AT&T (NYSE:T) reported weaker wireless subscriber growth for the fourth quarter than it had in the year-ago period, but the company also posted stronger data revenues.
Click here for key slides from AT&T about the carrier's wireless business in the fourth quarter.
The carrier lost prepaid subscribers in the period but AT&T CEO Randall Stephenson said on the company's earnings conference call that AT&T's deal to acquire regional prepaid carrier Leap Wireless (NASDAQ:LEAP) will close by the end of the first quarter. AT&T will maintain Leap's Cricket prepaid brand and discontinue its own Aio Wireless brand. "We're convinced that putting the Cricket brand on top of the AT&T network is going to shake things up in this space," he said.
When questioned on the call about how AT&T would do that specifically, Stephenson said that AT&T has spent the past six or seven years adding capacity to its network and has been reluctant to move down market as it sought to protect its higher-ARPU customers. "As we make the move to LTE, and as we continue to push the network build and create capacity, it's created a whole new opportunity for us to think about the value segment and the no-contract segment," he said. Stephenson said Cricket is a strong brand and that AT&T wants to use that brand "to be very assertive and very aggressive to push smartphone penetration in the no-contract space and to be aggressive as it relates to pricing."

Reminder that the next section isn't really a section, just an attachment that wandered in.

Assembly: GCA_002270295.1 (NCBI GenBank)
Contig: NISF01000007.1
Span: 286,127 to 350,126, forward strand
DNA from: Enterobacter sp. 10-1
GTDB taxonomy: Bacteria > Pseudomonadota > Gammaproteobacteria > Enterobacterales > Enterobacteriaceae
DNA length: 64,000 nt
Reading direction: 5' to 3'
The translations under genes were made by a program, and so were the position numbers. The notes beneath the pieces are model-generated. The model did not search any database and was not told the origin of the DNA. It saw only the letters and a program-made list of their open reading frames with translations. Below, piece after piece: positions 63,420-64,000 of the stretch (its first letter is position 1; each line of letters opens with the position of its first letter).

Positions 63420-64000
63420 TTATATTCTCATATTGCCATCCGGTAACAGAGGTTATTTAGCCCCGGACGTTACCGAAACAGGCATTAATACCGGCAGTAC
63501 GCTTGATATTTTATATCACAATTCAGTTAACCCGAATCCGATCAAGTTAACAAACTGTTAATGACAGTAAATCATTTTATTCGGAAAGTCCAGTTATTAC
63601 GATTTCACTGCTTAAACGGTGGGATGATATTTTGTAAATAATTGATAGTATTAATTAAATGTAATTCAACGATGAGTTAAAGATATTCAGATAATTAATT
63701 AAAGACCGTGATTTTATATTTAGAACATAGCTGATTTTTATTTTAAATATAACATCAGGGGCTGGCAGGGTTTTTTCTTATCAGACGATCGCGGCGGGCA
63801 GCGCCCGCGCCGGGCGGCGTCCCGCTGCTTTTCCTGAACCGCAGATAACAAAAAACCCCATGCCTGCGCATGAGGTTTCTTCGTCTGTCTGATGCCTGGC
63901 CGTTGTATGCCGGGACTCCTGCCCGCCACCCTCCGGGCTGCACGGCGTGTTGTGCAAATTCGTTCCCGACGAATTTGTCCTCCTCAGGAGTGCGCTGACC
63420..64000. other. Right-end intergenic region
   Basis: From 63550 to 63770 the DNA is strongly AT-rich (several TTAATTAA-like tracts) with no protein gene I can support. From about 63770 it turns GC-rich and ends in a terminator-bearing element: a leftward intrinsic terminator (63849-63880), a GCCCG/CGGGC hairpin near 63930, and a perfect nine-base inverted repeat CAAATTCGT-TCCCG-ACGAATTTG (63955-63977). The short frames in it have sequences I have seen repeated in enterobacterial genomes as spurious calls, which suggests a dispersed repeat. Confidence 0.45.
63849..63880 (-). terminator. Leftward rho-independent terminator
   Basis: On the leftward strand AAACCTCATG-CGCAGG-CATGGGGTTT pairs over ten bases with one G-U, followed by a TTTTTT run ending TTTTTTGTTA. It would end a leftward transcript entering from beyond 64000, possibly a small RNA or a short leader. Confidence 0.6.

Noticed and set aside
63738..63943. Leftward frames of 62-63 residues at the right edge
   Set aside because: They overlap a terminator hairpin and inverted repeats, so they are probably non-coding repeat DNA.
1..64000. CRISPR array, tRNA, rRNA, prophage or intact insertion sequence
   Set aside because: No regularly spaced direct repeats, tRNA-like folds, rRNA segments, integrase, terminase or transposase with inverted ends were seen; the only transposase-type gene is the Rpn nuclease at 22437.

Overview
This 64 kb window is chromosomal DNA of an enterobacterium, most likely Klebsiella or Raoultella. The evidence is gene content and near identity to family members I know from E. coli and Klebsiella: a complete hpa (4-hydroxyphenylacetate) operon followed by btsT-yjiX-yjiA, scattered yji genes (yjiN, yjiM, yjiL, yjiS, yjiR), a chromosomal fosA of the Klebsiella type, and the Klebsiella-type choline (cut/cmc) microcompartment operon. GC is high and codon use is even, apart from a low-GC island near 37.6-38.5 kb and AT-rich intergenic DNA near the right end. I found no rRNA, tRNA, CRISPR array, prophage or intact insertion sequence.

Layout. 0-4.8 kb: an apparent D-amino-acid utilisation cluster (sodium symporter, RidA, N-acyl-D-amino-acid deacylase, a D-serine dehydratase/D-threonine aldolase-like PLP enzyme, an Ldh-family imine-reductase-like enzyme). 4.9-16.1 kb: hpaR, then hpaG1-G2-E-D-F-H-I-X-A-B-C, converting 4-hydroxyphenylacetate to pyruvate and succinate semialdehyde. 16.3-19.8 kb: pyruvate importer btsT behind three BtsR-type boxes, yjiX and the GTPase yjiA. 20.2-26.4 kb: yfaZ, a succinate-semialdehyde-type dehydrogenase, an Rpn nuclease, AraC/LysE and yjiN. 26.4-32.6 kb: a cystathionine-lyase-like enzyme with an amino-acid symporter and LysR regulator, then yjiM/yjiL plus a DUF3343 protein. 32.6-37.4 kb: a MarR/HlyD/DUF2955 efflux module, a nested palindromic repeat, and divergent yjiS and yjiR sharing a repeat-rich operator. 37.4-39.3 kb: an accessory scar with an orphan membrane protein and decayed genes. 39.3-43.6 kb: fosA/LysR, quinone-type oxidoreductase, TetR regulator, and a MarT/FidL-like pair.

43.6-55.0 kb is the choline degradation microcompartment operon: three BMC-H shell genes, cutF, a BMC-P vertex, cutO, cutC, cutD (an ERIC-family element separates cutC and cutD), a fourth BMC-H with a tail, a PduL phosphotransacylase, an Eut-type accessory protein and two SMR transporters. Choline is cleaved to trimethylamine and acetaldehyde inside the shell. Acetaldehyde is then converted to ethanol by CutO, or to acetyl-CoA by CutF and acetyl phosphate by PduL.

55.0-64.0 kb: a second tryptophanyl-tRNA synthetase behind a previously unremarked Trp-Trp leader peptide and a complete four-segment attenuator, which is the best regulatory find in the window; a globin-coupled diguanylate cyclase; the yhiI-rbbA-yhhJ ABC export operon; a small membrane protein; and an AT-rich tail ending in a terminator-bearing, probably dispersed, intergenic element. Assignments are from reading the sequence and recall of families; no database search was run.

Stephenson said that in 2013, AT&T focused on its networks, including expanding its LTE network. He also said that AT&T has focused on new business opportunities, such as its Digital Life home security and automation service as well as the connected car, where AT&T has announced deals with General Motors, Audi, Tesla and others.
Stephenson noted that 2013 was a "formative" year for the industry in terms of competition, especially in changes carriers made to device financing. "Our customers are demonstrating an interest, a desire even, to put more of their money into the handset in exchange for lower monthly pricing," he said, according to a Seeking Alpha transcript.
AT&T said that its "Next" handset upgrade program attracted 10 percent of device sales at the end of the third quarter. For all of the fourth quarter it was 15 percent but in December it was 20 percent.